Burma

FDA Opens Investigation into Nearly a Dozen Coffee Factories

By Tin Htet Paing 9 February 2016

RANGOON — Burma’s Food and Drug Administration (FDA) has opened an investigation into nearly a dozen coffee factories in Rangoon over rumors of malpractice.

A joint committee formed last year by multiple local organizations—such as the FDA, Consumer Protection Association, Consumers Union and City Development Committee—made a surprise visit on Saturday to 11 coffee factories in Rangoon’s industrial zones, according to Zin Zin Nwe, director of the FDA’s Rangoon office.

Factories being investigated include makers of local coffee brands such as Super, Premier, Sunday, Gold Roast and Mikko. Zin Zin Nwe said that the FDA would reveal the laboratory results as soon as possible but that the process could take up to a week.

“Rumor has it that coffee factories were mixing powder made from coconut shells and tamarind seeds into their instant coffee mix,” Zin Zin Nwe told The Irrawaddy on Monday.

“Our teams collected traces of raw ingredients from the factories and had them sent to a laboratory to see if they contain any improper substances,” she continued.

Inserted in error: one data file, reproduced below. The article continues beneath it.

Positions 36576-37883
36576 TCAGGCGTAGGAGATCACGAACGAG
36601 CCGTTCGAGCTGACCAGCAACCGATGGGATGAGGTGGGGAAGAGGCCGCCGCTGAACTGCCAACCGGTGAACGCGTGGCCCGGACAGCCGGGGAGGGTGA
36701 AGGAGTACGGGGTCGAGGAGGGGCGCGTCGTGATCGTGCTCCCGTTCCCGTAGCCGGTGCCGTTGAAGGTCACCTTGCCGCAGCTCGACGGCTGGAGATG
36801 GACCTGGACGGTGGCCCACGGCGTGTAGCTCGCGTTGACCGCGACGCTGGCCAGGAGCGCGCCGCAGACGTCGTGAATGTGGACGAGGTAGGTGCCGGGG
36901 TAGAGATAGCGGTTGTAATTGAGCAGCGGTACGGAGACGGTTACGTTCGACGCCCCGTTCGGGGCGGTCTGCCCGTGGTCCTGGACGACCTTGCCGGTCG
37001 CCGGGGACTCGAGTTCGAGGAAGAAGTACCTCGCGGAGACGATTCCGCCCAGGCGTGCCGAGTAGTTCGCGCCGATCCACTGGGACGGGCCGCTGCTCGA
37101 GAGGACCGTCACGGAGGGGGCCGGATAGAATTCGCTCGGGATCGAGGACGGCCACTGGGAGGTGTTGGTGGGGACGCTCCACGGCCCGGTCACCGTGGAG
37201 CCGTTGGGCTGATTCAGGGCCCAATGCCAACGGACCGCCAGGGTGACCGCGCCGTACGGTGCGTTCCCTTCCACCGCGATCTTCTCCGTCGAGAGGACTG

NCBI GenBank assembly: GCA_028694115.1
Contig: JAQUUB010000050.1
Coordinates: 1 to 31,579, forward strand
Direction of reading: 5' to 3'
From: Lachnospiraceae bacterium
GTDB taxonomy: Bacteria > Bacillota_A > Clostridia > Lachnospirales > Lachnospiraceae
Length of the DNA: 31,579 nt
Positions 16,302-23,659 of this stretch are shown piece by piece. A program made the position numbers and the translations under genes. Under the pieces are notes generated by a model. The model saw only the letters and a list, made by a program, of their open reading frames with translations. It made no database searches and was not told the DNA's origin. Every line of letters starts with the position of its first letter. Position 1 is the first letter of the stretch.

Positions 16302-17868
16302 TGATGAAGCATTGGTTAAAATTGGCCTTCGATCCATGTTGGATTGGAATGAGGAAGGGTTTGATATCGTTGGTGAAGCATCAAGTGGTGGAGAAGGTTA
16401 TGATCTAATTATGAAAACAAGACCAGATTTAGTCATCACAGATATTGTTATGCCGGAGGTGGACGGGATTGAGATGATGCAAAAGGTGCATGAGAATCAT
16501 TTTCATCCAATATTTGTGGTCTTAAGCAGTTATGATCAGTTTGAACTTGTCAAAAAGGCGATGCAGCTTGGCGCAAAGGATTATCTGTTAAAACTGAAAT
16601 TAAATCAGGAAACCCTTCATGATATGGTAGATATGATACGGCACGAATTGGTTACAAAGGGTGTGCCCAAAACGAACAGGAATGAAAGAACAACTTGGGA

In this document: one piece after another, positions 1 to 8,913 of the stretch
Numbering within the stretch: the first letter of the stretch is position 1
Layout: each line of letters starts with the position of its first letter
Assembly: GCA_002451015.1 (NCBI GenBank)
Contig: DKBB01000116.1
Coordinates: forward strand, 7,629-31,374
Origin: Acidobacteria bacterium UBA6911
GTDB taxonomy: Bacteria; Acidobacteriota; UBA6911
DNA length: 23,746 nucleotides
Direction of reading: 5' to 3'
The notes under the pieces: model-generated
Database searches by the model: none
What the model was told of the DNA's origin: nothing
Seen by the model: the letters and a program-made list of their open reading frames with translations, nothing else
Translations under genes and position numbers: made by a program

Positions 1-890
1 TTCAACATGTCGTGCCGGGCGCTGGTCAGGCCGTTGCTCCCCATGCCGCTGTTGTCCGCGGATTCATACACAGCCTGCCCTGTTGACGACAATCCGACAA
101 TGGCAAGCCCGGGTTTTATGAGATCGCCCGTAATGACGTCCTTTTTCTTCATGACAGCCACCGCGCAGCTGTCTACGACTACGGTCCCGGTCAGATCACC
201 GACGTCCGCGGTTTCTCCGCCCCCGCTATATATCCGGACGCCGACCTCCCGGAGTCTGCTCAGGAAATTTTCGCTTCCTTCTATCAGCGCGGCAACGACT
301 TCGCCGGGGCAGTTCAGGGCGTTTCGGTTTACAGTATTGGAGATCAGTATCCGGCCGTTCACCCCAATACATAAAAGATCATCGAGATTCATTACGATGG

According to Zin Zin Nwe, 12 coffee factories are registered with the FDA. Investigation teams were unable to check one of the factories because it was closed.

Maung Maung, secretary of the Myanmar Consumers Union, expressed some doubt over the veracity of the rumors.

“The cost of turning coconut shells and tamarind seeds into powder similar to that of instant coffee powder is more expensive than the typical mixing process,” he said, explaining that a small packet of instant coffee mix costs only 100 kyats (US$0.08) in Burma.

But the FDA results will ultimately substantiate or dispel the speculation, he added.

According to Article 28 of Burma’s 1997 National Food Law, anyone who produces, imports, exports, stores, distributes or sells food that may be poisonous, dangerous or injurious to the health of consumers could be jailed for up to three years or fined 300,000 kyats.

The surprise check was the third such investigation by the committee, and the FDA hopes to carry out similar actions in other parts of the country. Nevertheless, many local consumer organizations have criticized the FDA for not better guaranteeing food safety, though Zin Zin Nwe also explained that a dearth of human resources and laboratories has hampered the FDA’s efforts.

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